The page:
The Western ideal of performance excellence as it relates to individuals is therefore out of kilter with this doctrine. The mean is the average, and the closer to average an employee can be, the better that individual will reflect this value. Western managers may be surprised by the reaction they get to overt praise and recognition of one individual in a team. That team member’s peers are likely to see him or her as selfish and even a traitor to the group, and he or she may be ostracized. Similarly, rather than accepting the accolades and feeling a sense of achievement, this high performer may seem embarrassed and self-conscious. Some employees even purposely slow their productivity or begin to underperform to regain acceptance. This does not mean the Chinese do not want praise and recognition, but how it is delivered is critical, as is recognition of the group’s contribution.
5.?Rules of engagement: One of the most powerful aspects of Chinese culture is the importance placed on relationships. Guan xi is the term used to describe deep personal relationships developed throughout Chinese society and especially in business dealings, and is notable for its defining hallmarks: being personal, reciprocal and long term.
Guan xi relationships are always personal; they are between individuals, not organizations. Each party to the relationship develops a deep understanding of the others’ personal background, interests and needs and, over time, takes steps to provide personal favors in line with these. Favors can be small or large, but benefit the individual or his or her family. Examples could be anything from a small gift of a favorite pen through invoking favoritism or nepotism in securing a coveted job for a family member.
Essential to the health of a guan xi relationship is balance between both parties. Once a favor has been done, the recipient is indebted until another is returned. The reciprocal nature of guan xi works like a balance sheet. The third element is that a guan xi relationship is built to last and usually endures over many years or decades. In this regard, it differs from Western business relationships, which may exist for a specific purpose or because the parties hold certain organizational roles.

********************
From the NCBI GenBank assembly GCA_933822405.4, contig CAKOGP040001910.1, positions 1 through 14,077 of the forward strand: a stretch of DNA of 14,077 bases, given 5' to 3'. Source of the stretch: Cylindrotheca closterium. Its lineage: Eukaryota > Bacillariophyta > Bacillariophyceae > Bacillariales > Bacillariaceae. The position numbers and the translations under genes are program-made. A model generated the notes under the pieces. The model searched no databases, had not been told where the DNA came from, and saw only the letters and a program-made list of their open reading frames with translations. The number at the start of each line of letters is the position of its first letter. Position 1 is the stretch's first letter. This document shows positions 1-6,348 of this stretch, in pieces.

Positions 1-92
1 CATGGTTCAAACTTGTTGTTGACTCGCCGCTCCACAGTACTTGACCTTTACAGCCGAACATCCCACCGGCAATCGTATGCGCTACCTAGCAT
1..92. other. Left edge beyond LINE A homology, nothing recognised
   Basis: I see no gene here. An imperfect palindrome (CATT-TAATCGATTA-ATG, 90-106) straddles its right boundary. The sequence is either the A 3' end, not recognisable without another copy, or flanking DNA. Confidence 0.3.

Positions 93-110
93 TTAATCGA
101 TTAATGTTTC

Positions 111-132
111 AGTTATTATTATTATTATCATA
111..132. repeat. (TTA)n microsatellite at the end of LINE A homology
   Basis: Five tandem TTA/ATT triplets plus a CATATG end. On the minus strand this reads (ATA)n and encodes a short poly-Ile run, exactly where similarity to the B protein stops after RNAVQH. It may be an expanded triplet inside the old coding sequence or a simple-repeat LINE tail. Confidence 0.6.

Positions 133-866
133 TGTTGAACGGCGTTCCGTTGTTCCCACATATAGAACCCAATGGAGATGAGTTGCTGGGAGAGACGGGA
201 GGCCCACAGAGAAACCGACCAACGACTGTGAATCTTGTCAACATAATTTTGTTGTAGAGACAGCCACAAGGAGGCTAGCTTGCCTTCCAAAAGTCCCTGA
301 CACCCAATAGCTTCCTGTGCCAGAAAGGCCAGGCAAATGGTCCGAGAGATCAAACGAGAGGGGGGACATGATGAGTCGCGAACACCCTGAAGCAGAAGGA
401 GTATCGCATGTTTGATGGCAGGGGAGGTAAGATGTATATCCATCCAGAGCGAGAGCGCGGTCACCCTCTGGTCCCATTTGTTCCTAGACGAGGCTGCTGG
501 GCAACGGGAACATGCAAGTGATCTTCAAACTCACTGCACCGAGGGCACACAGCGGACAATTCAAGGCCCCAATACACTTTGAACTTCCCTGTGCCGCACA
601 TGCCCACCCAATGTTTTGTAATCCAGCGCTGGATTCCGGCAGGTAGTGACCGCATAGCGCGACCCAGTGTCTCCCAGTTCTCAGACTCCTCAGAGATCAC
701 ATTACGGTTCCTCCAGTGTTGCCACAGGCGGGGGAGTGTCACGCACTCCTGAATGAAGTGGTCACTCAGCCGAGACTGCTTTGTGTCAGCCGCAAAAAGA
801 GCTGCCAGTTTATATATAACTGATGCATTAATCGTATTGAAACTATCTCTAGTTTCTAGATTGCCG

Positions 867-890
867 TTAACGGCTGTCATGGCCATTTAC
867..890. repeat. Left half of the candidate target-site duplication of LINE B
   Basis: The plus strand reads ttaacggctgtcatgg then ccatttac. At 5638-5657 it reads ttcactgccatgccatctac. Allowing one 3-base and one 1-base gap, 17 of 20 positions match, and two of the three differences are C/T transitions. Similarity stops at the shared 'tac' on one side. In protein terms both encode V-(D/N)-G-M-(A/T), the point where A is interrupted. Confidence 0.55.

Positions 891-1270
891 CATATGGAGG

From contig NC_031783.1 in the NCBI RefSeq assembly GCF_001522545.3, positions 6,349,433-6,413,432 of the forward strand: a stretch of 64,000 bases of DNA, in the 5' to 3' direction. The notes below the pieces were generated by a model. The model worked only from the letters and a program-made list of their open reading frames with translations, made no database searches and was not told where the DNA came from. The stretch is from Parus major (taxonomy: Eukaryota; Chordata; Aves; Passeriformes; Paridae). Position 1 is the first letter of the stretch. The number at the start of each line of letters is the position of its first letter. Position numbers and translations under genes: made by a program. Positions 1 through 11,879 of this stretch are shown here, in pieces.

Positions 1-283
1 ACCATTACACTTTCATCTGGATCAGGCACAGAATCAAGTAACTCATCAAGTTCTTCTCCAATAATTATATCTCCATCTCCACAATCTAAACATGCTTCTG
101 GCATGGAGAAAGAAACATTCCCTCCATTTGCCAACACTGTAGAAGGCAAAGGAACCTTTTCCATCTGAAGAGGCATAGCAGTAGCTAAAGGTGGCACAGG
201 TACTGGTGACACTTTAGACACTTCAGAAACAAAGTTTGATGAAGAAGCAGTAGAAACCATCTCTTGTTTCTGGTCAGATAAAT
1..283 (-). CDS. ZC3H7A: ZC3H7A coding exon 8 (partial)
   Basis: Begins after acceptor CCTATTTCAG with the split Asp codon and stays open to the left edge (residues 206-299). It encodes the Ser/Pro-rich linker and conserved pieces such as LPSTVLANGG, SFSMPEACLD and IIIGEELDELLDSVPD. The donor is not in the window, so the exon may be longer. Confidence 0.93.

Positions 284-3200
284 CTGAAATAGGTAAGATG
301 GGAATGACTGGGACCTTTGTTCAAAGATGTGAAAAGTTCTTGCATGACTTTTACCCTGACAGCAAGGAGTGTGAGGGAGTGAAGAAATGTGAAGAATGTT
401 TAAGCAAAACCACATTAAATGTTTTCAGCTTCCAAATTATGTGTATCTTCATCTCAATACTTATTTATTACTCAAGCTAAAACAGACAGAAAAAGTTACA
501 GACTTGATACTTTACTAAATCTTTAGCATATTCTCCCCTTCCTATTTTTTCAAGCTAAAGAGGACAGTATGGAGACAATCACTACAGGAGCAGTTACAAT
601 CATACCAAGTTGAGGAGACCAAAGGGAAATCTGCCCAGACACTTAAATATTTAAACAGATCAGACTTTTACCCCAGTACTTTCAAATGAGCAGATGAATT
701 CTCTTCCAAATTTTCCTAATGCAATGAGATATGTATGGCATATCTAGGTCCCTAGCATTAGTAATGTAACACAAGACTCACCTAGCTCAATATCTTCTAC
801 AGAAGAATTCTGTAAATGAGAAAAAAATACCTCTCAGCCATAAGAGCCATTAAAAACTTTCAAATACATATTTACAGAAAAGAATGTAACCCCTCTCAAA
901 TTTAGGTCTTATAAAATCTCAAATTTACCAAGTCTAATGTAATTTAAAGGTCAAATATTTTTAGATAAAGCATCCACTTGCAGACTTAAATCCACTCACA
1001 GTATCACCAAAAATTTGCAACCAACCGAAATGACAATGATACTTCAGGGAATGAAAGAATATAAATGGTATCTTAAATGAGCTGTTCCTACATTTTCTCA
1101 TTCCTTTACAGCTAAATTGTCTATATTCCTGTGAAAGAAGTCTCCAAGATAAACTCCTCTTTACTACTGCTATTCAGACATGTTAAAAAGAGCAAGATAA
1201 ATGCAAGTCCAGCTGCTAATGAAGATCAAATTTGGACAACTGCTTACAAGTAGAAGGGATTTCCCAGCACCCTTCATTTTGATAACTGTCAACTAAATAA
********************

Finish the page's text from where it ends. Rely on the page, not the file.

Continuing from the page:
A typical Western criticism of guan xi is the subjective bias it can place on what would otherwise be objective business dealings. At the extreme, guan xi can result in abuse of power and other forms of corruption. However, Western leaders in MNCs must appreciate the ingrained nature of guan xi in Chinese society and understand how to work effectively and ethically within it.
Implementing global practices without considering the unique challenges and business environment in China has led many MNCs to suboptimal outcomes. While language is important, a thorough understanding of the culture and values of Chinese society are even more so.
Preparing expatriates to facilitate their personal and professional integration in China is a must. What many Western leaders have developed in their leadership toolkit to increase employees’ motivation and productivity may meet with disappointing results without the appropriate adaptation to the Chinese market.
Glocalization recognizes that neither markets nor people are homogenous. While MNCs develop sophisticated global business strategies, their successful implementation requires a thorough understanding of local environments. Effective talent management requires an empathetic understanding of the unique traits and backgrounds of the workforce to release its full potential.
Sylvia Vorhauser-Smith is the senior vice president of research for PageUp People, a global SaaS-delivered talent management services provider. She can be reached at firstname.lastname@example.org.